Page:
Organizing Your Professional Priorities
11 Jan, 2018

A new year, undoubtedly, means new resolutions. Whether the idea of making resolutions fills with excitement or that opening sentence just made your eyes roll, there is a universal truth we can all agree on: getting organized and staying on top of priorities is a never-ending challenge of business owners, executive, and managers. With that in mind, we’ve compiled a list of some of our favorite tools for getting sh*t done!

  1. Bullet Journaling. One of our team’s favorite tools over the past year or so, the Bullet Journal method is a great tool for prioritizing tasks. We’ve each adapted this method to meet our individual needs and work habits and that adaptability is what makes this method so functional!The basic concept: create one list each morning (or the night before for my fellow night owls out there!) with all the tasks & events that need your time & attention. For example, my list includes the things I need to touch for clients and Lab Tactical… but also includes reminders about friends’ birthdays, yoga class, and travel plans. This balance between personal and professional responsibility helps reduce the time you need to spend prioritizing your day to the best, most productive you possible. Learn how to start your own Bullet Journal here.
  2. Rocket Book & Moleskine. An overlooked tool of organization is the right notebook… and there is something to be said for incorporating the analog into our digital world. According to a 2014 Muller & Oppenheimer study, The Pen Is Mightier Than The Keyboard, taking notes with pen and paper vs. a keyboard can increase your retention of information! Moleskine notebooks are archival quality and come is a wide variety of sizes, colors, and page options (such as blank, ruled, or grid).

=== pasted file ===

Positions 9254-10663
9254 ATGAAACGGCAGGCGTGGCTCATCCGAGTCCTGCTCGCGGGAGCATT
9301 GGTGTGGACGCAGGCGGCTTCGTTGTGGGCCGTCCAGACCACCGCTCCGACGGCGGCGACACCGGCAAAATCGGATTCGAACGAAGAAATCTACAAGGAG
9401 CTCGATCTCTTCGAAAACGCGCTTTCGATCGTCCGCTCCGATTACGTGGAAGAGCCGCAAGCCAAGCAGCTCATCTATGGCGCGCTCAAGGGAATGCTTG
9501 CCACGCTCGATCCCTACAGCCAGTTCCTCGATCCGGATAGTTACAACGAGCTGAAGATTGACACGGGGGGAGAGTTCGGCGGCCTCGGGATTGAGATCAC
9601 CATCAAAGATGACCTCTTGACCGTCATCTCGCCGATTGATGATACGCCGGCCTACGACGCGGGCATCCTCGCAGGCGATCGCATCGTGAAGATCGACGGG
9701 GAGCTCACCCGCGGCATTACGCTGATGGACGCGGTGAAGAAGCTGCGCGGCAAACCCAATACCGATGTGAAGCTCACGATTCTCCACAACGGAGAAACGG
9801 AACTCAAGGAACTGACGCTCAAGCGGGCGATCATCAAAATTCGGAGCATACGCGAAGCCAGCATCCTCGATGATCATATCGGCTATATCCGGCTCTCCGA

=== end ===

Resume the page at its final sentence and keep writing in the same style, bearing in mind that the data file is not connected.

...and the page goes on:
The biggest challenge, however, can be sharing those notes and insights with the rest of the people on your team. Enter RocketBook. We are big fans of this unique notebook because it pairs an app with the notebook that easily allows you to take a picture of your notes and share them via email, upload to a digital notebook (like OneNote or Evernote), or share to your favorite file-sharing service (like Google Drive or Dropbox.) This makes for a seamless transition between analog and digital, allowing you to make the most of both worlds.
  3. Evernote. This is one of best digital notebooks on the market. It’s easy to use, offers free and paid options, and allows you to createa searchable archive of your notes and ideas. In your Evernote account, you can create a “notebook” for each big project, concept, or topic. For example, you may want a notebook for each product line you’re focused on or for each branch location you oversee. Additionally, each note you create can be tagged with keywords (of your choosing) to easily search and reference notes you have created and archived. Last but not least, Evernote also offers a web clipper as a plugin for Google Chrome. This handy tool lets you extract and save web content (text, images, or links) with about 2-3 clicks which makes it really easy to share information with colleagues or simply revisit the details at a later date.


Sometimes getting back to basics is the best way to clarify thinking and find confidence in your next action to stay productive. Do you already use any of these tools in your day-to-day planning? What else works for you? Let us know by commenting below or sharing with us at!

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